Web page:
I spent three days driving back to Berkeley via highway 395 in the Eastern Sierra. It’s the most beautiful place on earth and I always feel good there. It was late spring, and there was a mix of warm sun and lightning and streaks of grey rain moving across the Owens Valley. Something was different.

At home I found I had the strength to REALLY give myself to the inventory and meditation, and kept at it twice a day, religiously. I stopped drinking alcohol. Even though it was never a problem for me, it was a trigger for my smoking. More days went by, then months. My prayers were able to move on from “Please help me not smoke” to other hopes and needs (“Please let me have a family!”). I continued writing and meditating. Within two years I met someone, and became pregnant with my first child. Then a few years later, our second. Smoke free pregnancy! After eight years, with a lot of trepidation, I tested alcohol, and indeed, I did not smoke.

Today, I have not had so much as a slip or even a craving. When I quit, I was using nicotine patches, if you care. But I’d used patches (and gum, hypnosis, classes, etc.) many, MANY times before that and could never bear the overwhelming cravings, and just HAD to smoke again. Even when the doctor told me to stop. Even when I came to sense death and feel dread in every drag I took from a cigarette. No one except a heavy smoker could ever possibly understand.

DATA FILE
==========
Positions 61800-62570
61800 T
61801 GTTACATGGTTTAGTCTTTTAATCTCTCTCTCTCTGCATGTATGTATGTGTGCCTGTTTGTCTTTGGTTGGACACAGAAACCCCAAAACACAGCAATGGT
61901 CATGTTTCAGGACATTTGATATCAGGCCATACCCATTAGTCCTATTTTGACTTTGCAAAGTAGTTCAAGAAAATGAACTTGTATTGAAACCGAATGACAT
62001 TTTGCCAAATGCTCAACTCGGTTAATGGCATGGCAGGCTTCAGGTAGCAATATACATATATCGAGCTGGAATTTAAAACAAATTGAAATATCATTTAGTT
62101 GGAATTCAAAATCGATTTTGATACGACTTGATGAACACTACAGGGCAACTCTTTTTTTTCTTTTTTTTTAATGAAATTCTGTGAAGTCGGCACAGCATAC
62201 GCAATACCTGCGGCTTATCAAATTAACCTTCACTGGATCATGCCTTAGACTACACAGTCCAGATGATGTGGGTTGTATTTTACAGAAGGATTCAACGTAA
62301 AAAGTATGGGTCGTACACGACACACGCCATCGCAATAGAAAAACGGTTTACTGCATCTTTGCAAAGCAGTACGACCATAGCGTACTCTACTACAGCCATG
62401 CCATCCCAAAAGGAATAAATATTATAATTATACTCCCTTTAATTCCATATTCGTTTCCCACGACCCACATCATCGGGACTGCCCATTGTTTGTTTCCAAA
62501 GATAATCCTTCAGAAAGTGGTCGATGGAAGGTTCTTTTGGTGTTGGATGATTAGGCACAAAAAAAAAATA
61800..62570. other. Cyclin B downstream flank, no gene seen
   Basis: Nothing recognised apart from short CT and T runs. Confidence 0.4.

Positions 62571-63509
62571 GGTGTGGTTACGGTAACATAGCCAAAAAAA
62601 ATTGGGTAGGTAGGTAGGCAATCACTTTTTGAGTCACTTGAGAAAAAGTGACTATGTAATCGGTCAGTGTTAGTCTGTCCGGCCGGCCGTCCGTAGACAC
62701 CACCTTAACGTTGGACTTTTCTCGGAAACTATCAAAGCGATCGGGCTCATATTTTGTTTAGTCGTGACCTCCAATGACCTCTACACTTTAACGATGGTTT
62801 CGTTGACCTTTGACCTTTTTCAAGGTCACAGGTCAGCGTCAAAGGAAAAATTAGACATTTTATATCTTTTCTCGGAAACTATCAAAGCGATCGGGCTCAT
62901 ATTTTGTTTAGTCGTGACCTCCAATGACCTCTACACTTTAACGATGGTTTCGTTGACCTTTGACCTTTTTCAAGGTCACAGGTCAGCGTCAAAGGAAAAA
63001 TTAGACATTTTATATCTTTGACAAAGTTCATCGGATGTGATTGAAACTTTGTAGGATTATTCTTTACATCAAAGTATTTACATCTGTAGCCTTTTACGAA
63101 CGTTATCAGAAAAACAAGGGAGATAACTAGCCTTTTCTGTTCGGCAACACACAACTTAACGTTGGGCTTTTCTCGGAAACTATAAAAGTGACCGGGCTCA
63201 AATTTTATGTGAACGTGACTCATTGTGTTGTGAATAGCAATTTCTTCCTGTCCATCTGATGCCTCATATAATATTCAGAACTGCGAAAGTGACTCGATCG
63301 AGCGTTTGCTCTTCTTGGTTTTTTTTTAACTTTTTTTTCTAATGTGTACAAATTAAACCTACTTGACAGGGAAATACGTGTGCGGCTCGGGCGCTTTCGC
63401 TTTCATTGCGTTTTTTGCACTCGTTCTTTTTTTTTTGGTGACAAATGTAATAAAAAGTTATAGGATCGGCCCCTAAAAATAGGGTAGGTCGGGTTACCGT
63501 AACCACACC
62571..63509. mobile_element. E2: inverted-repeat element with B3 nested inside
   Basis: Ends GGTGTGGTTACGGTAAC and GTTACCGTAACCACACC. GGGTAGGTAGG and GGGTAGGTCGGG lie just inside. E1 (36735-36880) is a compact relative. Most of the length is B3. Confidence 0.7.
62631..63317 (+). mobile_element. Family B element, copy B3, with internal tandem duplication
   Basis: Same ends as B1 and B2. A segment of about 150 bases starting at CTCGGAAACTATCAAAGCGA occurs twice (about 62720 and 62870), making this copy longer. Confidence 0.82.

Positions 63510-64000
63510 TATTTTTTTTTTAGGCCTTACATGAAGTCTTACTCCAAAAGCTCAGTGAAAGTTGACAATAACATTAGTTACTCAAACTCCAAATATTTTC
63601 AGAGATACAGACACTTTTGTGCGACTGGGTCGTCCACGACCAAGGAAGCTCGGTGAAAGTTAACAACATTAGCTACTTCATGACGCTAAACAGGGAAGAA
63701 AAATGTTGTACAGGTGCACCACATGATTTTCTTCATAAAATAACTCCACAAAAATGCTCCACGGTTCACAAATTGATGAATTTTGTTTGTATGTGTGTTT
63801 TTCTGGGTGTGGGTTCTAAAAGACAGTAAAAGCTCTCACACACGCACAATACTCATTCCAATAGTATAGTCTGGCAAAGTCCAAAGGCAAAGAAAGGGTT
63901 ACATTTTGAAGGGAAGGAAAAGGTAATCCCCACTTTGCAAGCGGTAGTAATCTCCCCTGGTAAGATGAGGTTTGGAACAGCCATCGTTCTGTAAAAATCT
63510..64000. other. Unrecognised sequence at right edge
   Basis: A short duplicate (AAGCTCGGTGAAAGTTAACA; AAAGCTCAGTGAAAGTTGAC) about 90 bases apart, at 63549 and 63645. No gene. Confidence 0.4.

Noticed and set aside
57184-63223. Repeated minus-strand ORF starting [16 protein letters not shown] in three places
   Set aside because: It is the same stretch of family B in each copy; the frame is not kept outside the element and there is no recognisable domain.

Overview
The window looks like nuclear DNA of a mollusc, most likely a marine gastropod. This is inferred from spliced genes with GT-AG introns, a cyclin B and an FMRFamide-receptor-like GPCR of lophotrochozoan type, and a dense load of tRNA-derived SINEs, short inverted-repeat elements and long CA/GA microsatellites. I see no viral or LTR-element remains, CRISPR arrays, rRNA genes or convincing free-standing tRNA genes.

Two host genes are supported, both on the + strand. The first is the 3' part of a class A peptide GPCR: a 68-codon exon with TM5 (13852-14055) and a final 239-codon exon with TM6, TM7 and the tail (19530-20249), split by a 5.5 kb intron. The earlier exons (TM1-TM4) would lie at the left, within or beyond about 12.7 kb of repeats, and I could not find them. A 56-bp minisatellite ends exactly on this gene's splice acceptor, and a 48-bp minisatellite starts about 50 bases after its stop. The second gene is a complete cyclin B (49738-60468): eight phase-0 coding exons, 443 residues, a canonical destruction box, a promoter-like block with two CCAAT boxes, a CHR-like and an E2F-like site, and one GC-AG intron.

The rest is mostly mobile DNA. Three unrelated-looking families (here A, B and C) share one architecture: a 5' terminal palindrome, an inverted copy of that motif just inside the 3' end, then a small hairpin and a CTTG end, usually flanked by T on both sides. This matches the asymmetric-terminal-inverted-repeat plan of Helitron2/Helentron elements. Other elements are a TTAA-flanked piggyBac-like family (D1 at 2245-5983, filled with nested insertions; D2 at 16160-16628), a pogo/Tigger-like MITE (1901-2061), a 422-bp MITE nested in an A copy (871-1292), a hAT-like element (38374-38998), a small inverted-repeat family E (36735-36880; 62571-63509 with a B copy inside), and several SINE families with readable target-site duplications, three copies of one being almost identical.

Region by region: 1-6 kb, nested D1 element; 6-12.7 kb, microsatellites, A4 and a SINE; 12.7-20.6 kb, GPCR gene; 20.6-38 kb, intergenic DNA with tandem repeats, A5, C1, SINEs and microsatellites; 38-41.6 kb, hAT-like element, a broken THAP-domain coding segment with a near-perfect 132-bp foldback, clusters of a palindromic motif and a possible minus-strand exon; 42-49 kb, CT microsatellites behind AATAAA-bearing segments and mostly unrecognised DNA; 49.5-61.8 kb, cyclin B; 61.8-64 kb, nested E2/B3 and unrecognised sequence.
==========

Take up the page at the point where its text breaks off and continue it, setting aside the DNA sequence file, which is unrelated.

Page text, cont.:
I’ve had a few miracles in my life but there is always a scientific explanation, so you know, whatever. Except in this case. There is no scientific explanation for that fact that one day, my desire to smoke was removed. If this is possible, anything is possible, and this knowledge completely changed the direction of my life.

Last year the doctor told me I’m approaching “no elevated risk” for my lung health. How about that. Some tough girl.

Published by

Anna Runkle

I'm founder and CEO of Click to Play Media, a video production company, and author of the Crappy Childhood Fairy blog.

3 thoughts on “Why I Smoked, and How I Stopped

  1. Truly a testiment to the power of asking and trusting. Smoking for me was a source of shame. A science teacher who taught health and the human body but then drove away from campus to have a cigarette. So much for free will in the face of addiction.

  2. Anna – oh, I’ve LOVED reading your post. Your story sounds a lot like mine, and in many ways. Would love to connect more with you about it someday!

    My passion (and now my work) is in helping people do what you and I did, but with more support and less difficulty than we experienced. I’ll be posting this link to the Kick Butts Take Names Facebook page.

    It is – you are – so inspiring.

    Thank you,

    Joanna Free